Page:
(adsbygoogle = window.adsbygoogle || []).push({}); 1. The problem statement, all variables and given/known data

I have a slab of conductor on the ground with thickness, a, and it extends in all directions infinitely. Then I have a slab of insulator above the conductor of thickness, a, and it also extends infinitely in all directions. The two slabs are a distance, 2a, from each other. The conductor is grounded. The insulator has some charge density p. It induces a charge density of -pa on the top surface of the conductor. The bottom surface of the conductor has zero charge density. The question assumes the E-field is always in the z-direction, and asks for the E-field for all values of z. Note that the situation is in electrostatic equilibrium.

2. Relevant equations

none really..

3. The attempt at a solution

I decided to split up the question into two parts: find the E-field due to the conductor for all z values, assuming the insulator isn't there.. then find the E-field due to the insulator, assuming the conductor isn't there.. then by the principle of super-position, add them up, and have the answer.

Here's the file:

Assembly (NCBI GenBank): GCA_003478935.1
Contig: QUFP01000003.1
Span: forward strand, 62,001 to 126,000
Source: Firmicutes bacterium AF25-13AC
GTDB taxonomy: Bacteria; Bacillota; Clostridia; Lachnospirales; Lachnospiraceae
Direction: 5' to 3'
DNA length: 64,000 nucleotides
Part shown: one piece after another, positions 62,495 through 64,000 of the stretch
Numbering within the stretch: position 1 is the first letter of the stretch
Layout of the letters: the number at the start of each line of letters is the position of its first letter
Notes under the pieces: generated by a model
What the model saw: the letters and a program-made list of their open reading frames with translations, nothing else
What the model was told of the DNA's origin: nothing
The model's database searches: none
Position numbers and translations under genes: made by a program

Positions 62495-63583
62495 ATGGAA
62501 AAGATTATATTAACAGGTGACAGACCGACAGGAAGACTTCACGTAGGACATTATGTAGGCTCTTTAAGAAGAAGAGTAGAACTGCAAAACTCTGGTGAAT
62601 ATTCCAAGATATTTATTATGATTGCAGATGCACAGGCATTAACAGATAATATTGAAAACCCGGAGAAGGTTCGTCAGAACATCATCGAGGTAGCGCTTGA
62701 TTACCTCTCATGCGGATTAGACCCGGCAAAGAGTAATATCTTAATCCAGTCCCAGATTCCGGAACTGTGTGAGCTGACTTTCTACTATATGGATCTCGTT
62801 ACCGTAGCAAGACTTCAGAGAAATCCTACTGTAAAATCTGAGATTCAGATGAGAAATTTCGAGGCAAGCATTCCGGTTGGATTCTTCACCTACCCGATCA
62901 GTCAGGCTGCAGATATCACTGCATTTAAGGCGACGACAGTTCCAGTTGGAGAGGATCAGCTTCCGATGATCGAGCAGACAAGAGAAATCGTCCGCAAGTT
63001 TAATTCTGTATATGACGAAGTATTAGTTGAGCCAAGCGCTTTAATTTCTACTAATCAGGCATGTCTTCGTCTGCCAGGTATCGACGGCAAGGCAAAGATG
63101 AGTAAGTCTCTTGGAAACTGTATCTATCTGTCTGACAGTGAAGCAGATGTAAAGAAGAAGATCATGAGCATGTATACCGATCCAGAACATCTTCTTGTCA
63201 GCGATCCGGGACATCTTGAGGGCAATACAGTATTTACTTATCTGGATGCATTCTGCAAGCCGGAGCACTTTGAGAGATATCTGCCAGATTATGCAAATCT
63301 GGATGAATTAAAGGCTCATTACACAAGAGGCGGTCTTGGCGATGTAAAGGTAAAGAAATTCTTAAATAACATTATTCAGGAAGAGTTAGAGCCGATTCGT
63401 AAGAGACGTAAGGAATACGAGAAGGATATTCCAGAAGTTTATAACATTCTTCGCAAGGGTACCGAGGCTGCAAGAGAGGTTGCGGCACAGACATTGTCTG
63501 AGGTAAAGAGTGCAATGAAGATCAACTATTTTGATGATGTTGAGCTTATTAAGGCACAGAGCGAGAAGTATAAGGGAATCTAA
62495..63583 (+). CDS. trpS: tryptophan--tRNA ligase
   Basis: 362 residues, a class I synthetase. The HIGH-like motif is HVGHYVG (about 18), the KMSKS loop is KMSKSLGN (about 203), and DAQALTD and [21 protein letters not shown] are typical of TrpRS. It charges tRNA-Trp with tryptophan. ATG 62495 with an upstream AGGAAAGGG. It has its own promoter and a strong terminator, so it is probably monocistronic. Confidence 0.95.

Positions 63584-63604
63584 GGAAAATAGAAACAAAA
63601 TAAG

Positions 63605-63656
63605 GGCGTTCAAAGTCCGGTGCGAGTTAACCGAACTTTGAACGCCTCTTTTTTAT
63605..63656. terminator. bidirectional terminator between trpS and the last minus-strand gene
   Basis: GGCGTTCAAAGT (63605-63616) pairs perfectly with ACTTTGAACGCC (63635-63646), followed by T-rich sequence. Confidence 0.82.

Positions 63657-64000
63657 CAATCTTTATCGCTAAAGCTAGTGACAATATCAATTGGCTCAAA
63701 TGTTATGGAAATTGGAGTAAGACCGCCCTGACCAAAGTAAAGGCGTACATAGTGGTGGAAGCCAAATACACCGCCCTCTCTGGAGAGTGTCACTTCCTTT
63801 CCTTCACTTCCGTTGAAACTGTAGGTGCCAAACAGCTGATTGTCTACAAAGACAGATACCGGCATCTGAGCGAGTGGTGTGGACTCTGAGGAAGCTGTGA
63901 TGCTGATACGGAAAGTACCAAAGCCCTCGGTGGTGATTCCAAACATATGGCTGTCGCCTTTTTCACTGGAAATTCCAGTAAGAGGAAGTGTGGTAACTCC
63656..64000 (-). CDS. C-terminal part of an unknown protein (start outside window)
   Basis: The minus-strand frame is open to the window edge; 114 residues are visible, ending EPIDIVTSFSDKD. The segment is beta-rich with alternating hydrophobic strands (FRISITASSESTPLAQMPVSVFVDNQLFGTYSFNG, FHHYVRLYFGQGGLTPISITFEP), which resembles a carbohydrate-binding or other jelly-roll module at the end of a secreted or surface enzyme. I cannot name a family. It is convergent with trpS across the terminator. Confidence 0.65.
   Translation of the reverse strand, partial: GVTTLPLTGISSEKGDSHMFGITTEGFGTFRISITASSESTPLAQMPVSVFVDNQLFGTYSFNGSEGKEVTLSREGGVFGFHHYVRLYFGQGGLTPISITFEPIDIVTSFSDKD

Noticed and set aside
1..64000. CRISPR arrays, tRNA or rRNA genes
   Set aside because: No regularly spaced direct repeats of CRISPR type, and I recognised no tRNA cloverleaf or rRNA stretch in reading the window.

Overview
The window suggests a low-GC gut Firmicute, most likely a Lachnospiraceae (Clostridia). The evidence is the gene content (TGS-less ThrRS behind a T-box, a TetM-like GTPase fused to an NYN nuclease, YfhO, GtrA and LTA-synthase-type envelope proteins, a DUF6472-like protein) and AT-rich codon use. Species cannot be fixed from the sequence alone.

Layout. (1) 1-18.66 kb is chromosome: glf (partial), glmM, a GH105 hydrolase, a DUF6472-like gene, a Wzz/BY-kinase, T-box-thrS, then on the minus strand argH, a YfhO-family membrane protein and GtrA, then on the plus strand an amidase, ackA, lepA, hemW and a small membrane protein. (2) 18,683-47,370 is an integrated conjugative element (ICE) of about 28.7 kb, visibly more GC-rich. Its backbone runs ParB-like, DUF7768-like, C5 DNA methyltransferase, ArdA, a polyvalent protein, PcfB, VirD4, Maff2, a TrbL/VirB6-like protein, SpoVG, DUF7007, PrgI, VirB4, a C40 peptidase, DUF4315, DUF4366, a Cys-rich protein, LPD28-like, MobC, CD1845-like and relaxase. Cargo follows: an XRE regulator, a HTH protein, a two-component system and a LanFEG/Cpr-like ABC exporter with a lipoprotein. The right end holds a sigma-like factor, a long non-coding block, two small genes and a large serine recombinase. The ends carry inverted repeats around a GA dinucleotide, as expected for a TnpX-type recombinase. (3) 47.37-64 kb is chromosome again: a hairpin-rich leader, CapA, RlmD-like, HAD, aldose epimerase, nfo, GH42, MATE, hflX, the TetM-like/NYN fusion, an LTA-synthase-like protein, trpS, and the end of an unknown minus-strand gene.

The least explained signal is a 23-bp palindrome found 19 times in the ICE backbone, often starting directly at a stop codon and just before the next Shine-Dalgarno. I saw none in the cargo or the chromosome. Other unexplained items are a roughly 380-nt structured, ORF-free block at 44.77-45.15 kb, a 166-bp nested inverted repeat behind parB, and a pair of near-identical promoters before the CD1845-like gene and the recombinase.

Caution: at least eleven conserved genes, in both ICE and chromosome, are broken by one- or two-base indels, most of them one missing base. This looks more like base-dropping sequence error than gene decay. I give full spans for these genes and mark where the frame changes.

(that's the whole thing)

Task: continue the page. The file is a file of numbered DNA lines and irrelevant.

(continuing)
For conductors I know that eE = D, where e is epsilon, E is the E-field strength, and D is the surface charge density. So above the conductor, the E-field is E = (-pa)/e pointing up. The E-field within and below the conductor is zero.

For the insulator, I found the E-field above it to be E = (pa)/(2e) pointing up, below the insulator to be E = (-pa)/(2e), and within the insulator to be E = (p(z - 3.5a))/(e) pointing up.

My main question is in regards to below the conductor, because when I add up the E-fields generated by both the insulator and conductor, I get an E-field below the conductor, which I know is not possible. Is there some concept I'm missing here? Does the principle of superposition not work here? Maybe it's because the conductor is grounded? If possible, could you start me down the correct path for sovling this..? or just correct where I went wrong?

Thanks a bunch.

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# Homework Help: E-field between insulator and conductor

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